If a program reads from standard input, it will by default be reading from the keyboard.
If a program writes to standard output, by default it will be writing to the screen.
Redirection means causing the shell to change what it considers to be standard input or where the standard output is going.
To redirect standard output, we’ll use the” >” symbol. Placing “>” after any utility or application that writes to (standard output) will direct its output to the filename following the symbol, except to the standard output device.
Ls > filename.
With this command the directory listing of your home directory will not shows on the screen(standard output), but will store in the specified file.
Cat filename1 > filename2
With the help of cat command and the output (contents) of filename1 is directed to filename2.
Appending Output Redirection:
You can use output redirection to add new information to the end of an existing file. Similar to when you used the “>” symbol, you tell your shell to send the information somewhere other than standard output. However, when you use “ >>” you’re adding information, rather than replacing it.
Cat filemane1 >> filename2
The contents of filename1 is appended at the end of filename2.
To redirect standard input, this symbol “<” tells the shell that you want a file to be read as input for a command except from the keyboard (Standard input)
Cat < filename1
Here the input for the cat command to display the output is filename1.
In Linux, pipes connect the standard output of one command to the standard input of another command. Use the vertical bar (|) to pipe the commands. see the result of this piping.
Ls | less
In this case the standard output of ls command will be the standard input for the less command, so that you can see your directory listing page by page.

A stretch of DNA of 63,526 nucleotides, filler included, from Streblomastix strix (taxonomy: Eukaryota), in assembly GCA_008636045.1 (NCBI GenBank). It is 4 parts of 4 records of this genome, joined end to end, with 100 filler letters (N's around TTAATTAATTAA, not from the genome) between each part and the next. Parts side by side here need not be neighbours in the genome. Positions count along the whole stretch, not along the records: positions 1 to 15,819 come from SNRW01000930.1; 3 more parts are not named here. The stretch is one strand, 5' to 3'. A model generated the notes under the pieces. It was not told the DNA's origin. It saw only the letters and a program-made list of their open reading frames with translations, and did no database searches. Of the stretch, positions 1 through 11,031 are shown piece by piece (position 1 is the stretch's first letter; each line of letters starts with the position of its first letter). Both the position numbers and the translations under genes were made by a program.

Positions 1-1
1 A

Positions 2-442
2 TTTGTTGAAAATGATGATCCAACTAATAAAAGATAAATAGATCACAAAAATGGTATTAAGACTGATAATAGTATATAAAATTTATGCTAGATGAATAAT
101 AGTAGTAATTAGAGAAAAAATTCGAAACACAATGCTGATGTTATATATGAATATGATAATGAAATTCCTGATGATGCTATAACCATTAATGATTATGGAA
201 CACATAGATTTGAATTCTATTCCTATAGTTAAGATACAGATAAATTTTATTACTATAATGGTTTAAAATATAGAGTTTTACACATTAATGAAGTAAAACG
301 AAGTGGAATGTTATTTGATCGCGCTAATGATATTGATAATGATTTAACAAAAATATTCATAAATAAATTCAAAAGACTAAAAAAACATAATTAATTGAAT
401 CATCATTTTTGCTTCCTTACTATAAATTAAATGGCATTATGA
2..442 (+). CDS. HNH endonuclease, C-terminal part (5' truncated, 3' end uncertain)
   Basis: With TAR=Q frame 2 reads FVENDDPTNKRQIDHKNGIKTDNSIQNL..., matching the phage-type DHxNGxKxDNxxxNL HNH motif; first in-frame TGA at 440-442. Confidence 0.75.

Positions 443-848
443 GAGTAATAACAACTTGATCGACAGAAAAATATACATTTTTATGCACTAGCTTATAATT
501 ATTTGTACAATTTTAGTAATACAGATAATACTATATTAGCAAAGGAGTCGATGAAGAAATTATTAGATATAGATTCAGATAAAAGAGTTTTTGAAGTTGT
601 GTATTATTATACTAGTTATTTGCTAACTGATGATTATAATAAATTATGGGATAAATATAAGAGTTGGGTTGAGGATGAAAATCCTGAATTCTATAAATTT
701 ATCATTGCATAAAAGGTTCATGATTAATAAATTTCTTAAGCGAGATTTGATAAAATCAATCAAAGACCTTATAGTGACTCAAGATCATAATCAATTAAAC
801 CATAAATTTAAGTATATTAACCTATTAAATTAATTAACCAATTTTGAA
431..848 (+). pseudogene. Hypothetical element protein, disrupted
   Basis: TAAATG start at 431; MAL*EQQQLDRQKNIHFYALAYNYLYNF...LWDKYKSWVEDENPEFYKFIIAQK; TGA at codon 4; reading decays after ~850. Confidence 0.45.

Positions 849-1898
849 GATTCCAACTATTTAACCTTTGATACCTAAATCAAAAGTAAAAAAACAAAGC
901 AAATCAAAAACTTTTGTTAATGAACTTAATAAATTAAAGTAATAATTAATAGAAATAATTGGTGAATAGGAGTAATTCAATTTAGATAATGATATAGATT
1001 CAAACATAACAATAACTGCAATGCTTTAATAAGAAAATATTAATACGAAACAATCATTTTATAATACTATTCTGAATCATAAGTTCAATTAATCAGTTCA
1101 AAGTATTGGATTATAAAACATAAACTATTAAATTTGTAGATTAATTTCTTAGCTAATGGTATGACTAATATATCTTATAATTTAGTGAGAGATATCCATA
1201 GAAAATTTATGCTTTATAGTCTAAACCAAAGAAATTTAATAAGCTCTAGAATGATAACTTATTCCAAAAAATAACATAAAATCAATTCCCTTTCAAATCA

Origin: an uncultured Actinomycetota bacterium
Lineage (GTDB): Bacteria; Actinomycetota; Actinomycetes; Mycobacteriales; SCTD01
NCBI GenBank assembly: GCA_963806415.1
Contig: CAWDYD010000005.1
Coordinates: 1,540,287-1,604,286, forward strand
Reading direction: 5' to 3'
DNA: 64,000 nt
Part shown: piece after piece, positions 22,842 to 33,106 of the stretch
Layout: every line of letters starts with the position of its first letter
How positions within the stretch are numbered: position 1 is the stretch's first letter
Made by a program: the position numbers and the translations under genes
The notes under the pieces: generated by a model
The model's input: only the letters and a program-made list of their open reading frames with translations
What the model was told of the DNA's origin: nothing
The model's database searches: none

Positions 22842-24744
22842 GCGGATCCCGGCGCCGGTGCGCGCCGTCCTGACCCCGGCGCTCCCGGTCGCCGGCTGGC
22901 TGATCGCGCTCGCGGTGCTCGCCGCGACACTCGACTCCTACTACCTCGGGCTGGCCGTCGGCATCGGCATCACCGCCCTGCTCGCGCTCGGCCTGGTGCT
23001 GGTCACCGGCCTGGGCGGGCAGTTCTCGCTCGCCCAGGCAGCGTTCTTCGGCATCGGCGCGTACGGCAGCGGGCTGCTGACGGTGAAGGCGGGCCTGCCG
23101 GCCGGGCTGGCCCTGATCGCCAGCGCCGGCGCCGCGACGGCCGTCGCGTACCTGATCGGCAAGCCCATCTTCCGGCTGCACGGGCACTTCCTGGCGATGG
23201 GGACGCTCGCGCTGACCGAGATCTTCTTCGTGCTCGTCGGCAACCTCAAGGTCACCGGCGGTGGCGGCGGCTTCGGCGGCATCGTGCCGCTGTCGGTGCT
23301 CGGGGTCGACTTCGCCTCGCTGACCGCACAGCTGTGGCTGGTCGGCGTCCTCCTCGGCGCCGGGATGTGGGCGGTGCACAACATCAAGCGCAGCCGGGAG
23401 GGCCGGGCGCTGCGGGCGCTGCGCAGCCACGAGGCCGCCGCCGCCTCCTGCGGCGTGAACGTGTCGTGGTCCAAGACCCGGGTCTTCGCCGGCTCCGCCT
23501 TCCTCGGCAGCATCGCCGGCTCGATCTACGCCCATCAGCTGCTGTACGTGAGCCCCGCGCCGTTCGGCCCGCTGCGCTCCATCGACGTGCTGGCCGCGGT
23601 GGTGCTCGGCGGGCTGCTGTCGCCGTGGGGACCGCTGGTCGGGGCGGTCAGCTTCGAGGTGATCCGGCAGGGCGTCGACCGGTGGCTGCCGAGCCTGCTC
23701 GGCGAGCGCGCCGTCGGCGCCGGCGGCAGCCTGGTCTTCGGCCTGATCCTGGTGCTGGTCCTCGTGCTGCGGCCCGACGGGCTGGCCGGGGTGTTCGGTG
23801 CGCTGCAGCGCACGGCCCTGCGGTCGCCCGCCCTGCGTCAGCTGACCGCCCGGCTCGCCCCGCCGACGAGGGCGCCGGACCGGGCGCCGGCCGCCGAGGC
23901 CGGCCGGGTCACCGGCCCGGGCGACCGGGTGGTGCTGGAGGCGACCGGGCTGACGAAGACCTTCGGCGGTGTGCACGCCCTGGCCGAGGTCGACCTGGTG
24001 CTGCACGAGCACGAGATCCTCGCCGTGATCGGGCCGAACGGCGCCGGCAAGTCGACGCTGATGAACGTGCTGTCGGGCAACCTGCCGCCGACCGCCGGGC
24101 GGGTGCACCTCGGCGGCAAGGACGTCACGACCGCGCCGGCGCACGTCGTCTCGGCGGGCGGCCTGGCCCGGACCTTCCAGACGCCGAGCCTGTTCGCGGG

Cat filename1 | grep “abc”
In this command filename1 is displayed on the screen and from this, the lines containing word “abc” will be filtered with the help of piping.
A filter is a program that manipulates the output of one command before passing it on to another command.
The most common Linux filter is sort, which sorts input lines producing sorted output lines.
Options to sort commands
-b: Ignoring leading blanks in a fields.
-c: Check sequence only (no output).
-d: Dictionary order (ignore non-alphanumeric).
-f: Fold cases (uppercase=lowercase).
-n: Numeric sort ;sign and points counts.
-o: filename: Output filename
-r: Reverse order(descending order)
-u: Unique lines only in output
The contents of filename1 is displayed in sorted order.(By default the sorting order is A/c to ASCII sequence).
Sort < filename1.
Filename1 is served as input for the sort command.(In this case the output is on the standard device, screen).
Sort > flename1
Given input is served as the sorted output for the filename1.
Some more commands.
It will copy input to the standard output screen and to the specified file
Tee [option] filename1 filename2…………
Test with the option -a
-a: append to an existing file
Tee filename1 filename2………
The tee command copies input to the screen and to the named file(s) as well.
ls –l | tee filename
This command shows all logged on users.
Tasks To Be Perform
Ex1. Use sort to produce a sorted listing of all logged on users (display it on screen).
Also redirect it to a file.
Ex2. Use cat > filename to create a file containing some lines (Use ctrl to quit input), then sort this file to the screen.
Ex3. Use tee command to send a long listing of your home directory to a file. Generete another listing and just appends it to the same file. Now observe its contents.
Ex 4. How can we extract a line containing a specific word from the file?
(Hint: use cat and grep using redirection).
Ex5. sort <filename1> filename2
You can also use redirection in both sides. Here first the filename1is sorted and the output is redirected to filename2
Try this by appending filename2
Ex.6. From what we have learned, how can we print the number of files in our present working directory .
Ex.7. Create a directory called redirtest in your home directory
– From within your home directory execute this command :
ls ./redirtest/ > filelist.txt
Ex.8. Append output to our existing file
– ls ./redirtest/ >> filelist.txt